Combination birth control options mix estrogen and progestin to stop pregnancy and control period symptoms. But estrogen causes most of the side effects of birth control pills, so some people may want an estrogen-free pill.
People with high blood pressure
Anyone at risk for blood clots
People who smoke
People who are lactating
People in the postpartum period
People with migraine with aura
To start an estrogen-free birth control pill, you will want to talk to your healthcare provider (HCP) about the best time to start.
There are 3 primary ways to make the switch:
Start your first pill on day 1 of your period
Start your first pill on the same day you would have started your previous first monthly pill
Stop taking any pills from your previous form of birth control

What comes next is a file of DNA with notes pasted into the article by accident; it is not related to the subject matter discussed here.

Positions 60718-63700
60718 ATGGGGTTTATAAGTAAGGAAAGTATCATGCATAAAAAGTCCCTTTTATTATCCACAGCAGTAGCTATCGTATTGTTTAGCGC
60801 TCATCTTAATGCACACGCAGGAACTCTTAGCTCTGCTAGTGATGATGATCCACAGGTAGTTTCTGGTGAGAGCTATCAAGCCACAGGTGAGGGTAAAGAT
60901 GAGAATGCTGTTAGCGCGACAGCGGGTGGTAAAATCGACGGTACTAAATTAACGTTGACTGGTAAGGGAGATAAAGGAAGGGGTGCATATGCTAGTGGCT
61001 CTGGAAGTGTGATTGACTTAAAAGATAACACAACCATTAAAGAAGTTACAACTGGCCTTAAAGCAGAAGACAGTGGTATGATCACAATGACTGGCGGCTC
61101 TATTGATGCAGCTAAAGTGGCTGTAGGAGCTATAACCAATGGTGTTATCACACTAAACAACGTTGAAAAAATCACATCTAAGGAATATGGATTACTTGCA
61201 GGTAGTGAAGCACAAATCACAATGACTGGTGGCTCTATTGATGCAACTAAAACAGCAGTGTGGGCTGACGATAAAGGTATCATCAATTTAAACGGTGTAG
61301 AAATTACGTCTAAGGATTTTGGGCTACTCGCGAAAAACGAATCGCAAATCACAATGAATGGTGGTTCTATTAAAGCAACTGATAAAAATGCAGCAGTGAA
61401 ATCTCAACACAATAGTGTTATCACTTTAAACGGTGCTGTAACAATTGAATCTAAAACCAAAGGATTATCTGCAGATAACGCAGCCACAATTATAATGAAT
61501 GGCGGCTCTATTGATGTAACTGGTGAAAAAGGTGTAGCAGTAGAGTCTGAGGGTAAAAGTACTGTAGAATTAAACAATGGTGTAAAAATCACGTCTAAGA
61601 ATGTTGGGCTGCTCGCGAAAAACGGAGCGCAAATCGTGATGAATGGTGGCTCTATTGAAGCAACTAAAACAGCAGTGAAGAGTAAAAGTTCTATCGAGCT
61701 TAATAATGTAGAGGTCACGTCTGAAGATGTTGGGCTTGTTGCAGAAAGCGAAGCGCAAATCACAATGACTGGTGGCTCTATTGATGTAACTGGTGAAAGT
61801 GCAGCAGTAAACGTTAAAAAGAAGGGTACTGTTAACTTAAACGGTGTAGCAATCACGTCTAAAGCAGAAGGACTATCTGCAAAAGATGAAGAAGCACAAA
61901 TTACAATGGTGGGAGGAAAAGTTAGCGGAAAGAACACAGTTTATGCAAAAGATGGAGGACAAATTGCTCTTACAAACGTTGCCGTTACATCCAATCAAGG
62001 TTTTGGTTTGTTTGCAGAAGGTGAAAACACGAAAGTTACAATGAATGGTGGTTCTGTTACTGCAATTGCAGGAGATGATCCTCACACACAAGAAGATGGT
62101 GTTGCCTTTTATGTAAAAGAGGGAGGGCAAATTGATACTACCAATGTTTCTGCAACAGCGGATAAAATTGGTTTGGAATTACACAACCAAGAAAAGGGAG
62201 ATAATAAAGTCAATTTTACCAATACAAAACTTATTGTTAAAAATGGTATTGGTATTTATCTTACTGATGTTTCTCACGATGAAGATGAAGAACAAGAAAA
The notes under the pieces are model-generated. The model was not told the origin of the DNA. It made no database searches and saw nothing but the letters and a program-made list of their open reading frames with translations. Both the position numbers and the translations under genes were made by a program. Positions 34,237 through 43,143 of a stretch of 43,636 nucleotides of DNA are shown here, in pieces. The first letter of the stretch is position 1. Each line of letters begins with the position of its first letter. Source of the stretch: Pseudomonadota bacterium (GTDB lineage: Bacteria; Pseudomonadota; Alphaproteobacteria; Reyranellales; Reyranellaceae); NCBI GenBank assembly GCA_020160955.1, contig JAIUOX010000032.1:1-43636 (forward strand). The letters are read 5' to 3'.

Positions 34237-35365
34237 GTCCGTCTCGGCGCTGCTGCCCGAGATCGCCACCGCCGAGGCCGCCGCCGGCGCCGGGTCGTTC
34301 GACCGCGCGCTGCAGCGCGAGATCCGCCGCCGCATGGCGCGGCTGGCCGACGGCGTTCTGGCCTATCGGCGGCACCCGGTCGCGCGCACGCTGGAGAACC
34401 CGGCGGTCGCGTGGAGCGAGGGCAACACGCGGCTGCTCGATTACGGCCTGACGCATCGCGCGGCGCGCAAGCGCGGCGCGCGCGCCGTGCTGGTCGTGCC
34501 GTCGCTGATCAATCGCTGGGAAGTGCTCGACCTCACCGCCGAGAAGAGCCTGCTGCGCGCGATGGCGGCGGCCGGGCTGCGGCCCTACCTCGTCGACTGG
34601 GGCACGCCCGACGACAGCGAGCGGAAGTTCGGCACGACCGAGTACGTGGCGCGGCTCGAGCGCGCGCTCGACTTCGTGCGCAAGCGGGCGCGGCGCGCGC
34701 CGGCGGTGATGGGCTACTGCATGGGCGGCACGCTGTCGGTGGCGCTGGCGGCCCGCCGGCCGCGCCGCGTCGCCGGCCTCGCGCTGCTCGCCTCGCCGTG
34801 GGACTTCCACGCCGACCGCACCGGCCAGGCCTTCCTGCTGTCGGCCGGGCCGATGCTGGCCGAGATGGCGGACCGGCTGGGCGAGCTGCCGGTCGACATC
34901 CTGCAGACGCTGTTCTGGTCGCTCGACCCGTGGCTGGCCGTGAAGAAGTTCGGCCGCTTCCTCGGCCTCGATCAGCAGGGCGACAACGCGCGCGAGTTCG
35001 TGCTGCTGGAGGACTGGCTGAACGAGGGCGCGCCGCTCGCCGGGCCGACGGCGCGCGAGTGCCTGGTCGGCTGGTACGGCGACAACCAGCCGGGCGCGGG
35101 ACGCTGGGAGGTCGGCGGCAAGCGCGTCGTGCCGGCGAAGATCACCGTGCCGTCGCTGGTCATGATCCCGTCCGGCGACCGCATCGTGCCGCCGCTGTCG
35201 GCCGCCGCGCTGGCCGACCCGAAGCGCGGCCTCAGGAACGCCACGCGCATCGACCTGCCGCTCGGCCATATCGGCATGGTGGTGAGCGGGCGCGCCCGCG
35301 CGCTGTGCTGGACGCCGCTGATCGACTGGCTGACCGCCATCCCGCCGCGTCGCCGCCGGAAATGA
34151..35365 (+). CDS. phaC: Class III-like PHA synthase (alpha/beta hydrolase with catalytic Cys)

Start your first pill on the day your implant is removed
Start your first pill on the day you would have your next injection
Most estrogen-free birth control pills have to be taken at the same exact time — down to the hour — every single day to work best.
One pill (called Slynd) has a 24-hour window if you miss the dose. That means you can take your missed pill for up to 24 hours. Translation? You can worry less if you forget to take your pill.
The Why Behind the Window
Most estrogen-free birth control pills have a short half-life, meaning it leaves the body very quickly — that’s why it needs to be taken at the same time every day.
Slynd contains a newer type of hormone that is processed by your body differently so it has a longer dose window.
It’s always best to take your birth control pill at the same time every day if possible.
Talk to your HCP about your options for estrogen-free contraception and how to start taking it.
This resource was created with funding support from Exeltis, USA.